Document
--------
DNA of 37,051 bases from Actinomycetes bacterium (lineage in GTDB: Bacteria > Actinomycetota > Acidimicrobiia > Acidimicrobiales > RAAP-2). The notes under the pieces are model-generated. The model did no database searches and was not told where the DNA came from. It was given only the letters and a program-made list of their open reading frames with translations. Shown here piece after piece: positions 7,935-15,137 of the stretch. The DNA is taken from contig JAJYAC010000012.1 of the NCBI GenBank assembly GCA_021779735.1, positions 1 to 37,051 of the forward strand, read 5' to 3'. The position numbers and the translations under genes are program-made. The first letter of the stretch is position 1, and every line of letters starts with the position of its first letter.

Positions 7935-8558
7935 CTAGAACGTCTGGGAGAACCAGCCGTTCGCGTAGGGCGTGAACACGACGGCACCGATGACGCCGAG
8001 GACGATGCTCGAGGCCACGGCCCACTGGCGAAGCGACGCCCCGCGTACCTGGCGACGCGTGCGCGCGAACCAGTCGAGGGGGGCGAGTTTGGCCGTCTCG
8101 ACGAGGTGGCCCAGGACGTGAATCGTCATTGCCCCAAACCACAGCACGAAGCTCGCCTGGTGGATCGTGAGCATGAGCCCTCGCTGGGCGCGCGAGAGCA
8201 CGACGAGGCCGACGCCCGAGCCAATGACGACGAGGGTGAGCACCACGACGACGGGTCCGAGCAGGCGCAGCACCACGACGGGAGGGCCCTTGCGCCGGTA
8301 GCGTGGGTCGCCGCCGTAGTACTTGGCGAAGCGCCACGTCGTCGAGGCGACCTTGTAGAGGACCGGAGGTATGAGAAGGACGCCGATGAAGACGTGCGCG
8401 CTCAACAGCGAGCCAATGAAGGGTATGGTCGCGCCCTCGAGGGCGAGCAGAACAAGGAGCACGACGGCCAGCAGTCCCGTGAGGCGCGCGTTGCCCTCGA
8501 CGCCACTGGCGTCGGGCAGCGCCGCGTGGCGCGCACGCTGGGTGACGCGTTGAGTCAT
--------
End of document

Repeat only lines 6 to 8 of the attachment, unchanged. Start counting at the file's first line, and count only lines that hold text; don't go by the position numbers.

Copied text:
8201 CGACGAGGCCGACGCCCGAGCCAATGACGACGAGGGTGAGCACCACGACGACGGGTCCGAGCAGGCGCAGCACCACGACGGGAGGGCCCTTGCGCCGGTA
8301 GCGTGGGTCGCCGCCGTAGTACTTGGCGAAGCGCCACGTCGTCGAGGCGACCTTGTAGAGGACCGGAGGTATGAGAAGGACGCCGATGAAGACGTGCGCG
8401 CTCAACAGCGAGCCAATGAAGGGTATGGTCGCGCCCTCGAGGGCGAGCAGAACAAGGAGCACGACGGCCAGCAGTCCCGTGAGGCGCGCGTTGCCCTCGA